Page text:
Denise Flores, M.Ed, BSN, RN
RI Certified School Nurse Teacher
Nationally Board Certified School Nurse
Barrington District Head Nurse
Click on the link below to learn how to protect your family from Ticks!
With the warmer weather, longer days and first signs of spring emerging, it brings feelings of hope! It has been a long and challenging winter. Thank you to all the parents/guardians for the ongoing communication and working together to keep our schools safe and healthy for all!
RIDOH continues to provide the COVID-19 Testing Program for all RI PK-12 public and private school students, faculty and staff who have been identified as a close contact of a positive case, or are a classmate of a positive case or symptomatic. Services are available in multiple languages.
To learn more about testing in the RI Schools visit COVID Testing Students and Staff
IF YOUR CHILD HAS SYMPTOMS:
Please keep all children home from school
Report symptoms to the school nurse to determine if COVID-19 testing is needed (symptoms suspect of COVID-19 still require a confirmatory PCR if the rapid is negative)
Email the school nurse if illness occurs outside of school hours
Communication is important to ensure contact tracing if there is a positive case
Please complete the AFTER- ILLNESS RETURN ATTESTATION FORM and send it to the school nurse when your child is ready to return to school
IN KEEPING WITH OUTBREAK RESPONSE PROTOCOLS SET BY THE STATE OF RHODE ISLAND, PLEASE FOLLOW THE INSTRUCTIONS PROVIDED IN THE SUMMARY BELOW. SPEAK WITH THE SCHOOL NURSE IF YOU HAVE ANY QUESTIONS
IF YOUR CHILD OR SOMEONE IN YOUR FAMILY IS TESTED FOR COVID-19:
The symptomatic child must remain home to await negative PCR test results before returniing to school.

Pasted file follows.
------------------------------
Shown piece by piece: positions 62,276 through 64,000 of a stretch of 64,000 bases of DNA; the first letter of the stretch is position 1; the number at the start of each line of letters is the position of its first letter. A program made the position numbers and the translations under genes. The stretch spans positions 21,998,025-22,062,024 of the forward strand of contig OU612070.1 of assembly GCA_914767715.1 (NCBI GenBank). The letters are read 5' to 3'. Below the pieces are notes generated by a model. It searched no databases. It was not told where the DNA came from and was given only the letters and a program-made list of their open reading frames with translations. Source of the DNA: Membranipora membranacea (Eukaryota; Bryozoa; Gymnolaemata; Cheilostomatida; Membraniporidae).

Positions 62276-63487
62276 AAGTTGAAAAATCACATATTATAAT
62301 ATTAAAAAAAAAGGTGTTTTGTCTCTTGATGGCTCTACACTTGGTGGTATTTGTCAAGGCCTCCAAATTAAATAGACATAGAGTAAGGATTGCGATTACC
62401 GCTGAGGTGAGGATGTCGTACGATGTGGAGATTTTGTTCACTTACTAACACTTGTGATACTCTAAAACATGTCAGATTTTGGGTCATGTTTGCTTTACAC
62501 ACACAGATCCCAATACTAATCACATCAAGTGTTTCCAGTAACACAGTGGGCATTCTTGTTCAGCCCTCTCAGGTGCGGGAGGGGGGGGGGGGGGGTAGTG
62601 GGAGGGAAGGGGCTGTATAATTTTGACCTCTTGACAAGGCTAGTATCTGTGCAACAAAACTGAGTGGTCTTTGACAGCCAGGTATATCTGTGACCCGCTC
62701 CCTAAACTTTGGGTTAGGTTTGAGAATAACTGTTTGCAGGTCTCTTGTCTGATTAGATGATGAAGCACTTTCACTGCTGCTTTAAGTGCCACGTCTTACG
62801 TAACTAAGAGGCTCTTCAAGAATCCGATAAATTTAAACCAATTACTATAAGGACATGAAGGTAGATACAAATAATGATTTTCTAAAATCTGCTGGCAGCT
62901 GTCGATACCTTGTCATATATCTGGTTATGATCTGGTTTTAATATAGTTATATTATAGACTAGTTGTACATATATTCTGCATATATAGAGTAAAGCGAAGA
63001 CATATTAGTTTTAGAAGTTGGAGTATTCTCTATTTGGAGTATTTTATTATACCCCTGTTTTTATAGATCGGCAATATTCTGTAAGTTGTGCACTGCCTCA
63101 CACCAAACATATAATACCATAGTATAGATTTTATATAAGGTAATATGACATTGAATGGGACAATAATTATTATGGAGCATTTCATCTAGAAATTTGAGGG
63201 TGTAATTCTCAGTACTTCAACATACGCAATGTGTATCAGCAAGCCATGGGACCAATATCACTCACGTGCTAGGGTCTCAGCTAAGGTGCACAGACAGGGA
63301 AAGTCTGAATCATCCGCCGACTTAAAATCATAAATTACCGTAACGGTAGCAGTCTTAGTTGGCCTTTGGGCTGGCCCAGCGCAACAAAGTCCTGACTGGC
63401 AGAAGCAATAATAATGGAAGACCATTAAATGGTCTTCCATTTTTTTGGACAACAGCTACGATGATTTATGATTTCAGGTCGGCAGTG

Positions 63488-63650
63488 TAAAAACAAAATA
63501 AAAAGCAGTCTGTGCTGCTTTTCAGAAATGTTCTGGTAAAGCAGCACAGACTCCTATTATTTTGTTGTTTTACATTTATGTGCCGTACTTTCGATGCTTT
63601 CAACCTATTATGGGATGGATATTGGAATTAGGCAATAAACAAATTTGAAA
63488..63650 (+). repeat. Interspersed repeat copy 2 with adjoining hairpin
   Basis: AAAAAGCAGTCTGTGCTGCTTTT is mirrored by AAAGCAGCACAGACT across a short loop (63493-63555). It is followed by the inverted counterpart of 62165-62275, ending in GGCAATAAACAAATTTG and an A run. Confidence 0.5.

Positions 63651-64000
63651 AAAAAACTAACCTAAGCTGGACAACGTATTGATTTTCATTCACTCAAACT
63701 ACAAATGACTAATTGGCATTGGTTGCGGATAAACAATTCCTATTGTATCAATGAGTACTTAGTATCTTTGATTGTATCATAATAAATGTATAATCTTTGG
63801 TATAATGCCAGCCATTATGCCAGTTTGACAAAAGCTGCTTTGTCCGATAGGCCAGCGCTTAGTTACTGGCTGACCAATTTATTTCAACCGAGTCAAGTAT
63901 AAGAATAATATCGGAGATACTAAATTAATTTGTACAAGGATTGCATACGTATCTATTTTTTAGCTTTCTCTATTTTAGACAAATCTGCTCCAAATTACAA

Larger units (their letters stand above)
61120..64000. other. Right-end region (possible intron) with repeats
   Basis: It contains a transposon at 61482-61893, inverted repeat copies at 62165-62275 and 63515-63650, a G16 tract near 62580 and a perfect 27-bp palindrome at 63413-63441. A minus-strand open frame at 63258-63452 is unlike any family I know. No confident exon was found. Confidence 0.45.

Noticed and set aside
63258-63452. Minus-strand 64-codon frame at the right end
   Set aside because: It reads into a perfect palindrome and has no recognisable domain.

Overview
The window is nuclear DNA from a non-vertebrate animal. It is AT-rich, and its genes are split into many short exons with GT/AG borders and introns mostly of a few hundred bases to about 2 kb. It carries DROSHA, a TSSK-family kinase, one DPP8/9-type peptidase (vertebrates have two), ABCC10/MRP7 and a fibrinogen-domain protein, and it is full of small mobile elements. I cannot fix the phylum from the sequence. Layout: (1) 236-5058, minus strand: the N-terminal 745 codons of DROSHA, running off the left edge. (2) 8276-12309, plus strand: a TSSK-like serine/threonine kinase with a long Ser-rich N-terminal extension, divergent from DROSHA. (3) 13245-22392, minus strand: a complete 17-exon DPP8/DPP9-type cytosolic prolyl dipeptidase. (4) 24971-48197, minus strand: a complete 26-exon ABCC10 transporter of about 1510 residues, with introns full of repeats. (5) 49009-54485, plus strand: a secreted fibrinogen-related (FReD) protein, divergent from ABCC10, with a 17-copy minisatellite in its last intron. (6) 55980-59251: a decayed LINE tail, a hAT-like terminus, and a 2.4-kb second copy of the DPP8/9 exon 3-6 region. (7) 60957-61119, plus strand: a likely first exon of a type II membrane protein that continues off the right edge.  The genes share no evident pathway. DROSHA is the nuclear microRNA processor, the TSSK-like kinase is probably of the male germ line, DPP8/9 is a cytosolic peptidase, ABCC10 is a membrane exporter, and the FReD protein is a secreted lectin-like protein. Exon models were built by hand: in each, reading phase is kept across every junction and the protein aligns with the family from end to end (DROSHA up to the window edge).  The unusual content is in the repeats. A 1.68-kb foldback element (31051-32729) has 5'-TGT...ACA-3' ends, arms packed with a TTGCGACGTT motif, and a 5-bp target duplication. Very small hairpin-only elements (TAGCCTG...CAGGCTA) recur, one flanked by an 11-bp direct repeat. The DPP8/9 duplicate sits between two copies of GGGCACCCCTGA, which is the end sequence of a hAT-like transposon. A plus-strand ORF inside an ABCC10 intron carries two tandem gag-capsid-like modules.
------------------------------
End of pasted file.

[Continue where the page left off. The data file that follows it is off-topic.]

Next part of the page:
Rapid test results are usually available within hours
PCR (final) test results are usually available in 1-2 days
Please provide the school nurse with a copy of your child’s PCR test results and the AFTER- ILLNESS RETURN ATTESTATION FORM
*(Exception- those with a history of COVID-19 disease within last 90 days do not need to quarantine or test with a PCR if symptoms present)
BPS QUARANTINE REQUIREMENTS FOR CLOSE CONTACTS:
Close Contacts In the Home:
BPS will continue to Test to Stay program for vaccinated in-home close contacts with a rapid (Antigen) test for 7 days and a PCR on day 5 in school with parental permission. In home close contacts should wear a mask for 10 days after exposure.
Quarantine is still required for those close contacts who are unvaccinated living with an in-home postive person
Close Contacts Not in the Home:
All students and staff who are identified as close contacts to a positive case should wear high-quality, well-fitting masks for the full 10 days after exposure.
We will no longer be contact tracing. If there is a positive case in a classroom the entire classroom is a close contact.
We are now doing "Monitor to Stay", which means students can attend school if they are close contacts, as long as they do not have symptoms of COVID-19.
If symptoms develop in school, with parental permission schools can test with a Rapid Antigen and PCR test and the student must go home to await PCR results before returning.
If symptoms develop outside of school, students can test at K12 test site.
Students with a history of COVID-19 within last 90 days are exempt from testing or quarantine
The link below provides guidance for schools and COVID-19 protocols and is updated regularly.
CLICK HERE FOR THE LINK TO THE UPDATED "PLAYBOOK" PK-12 OUTBREAK RESPONSE PROTOCOLS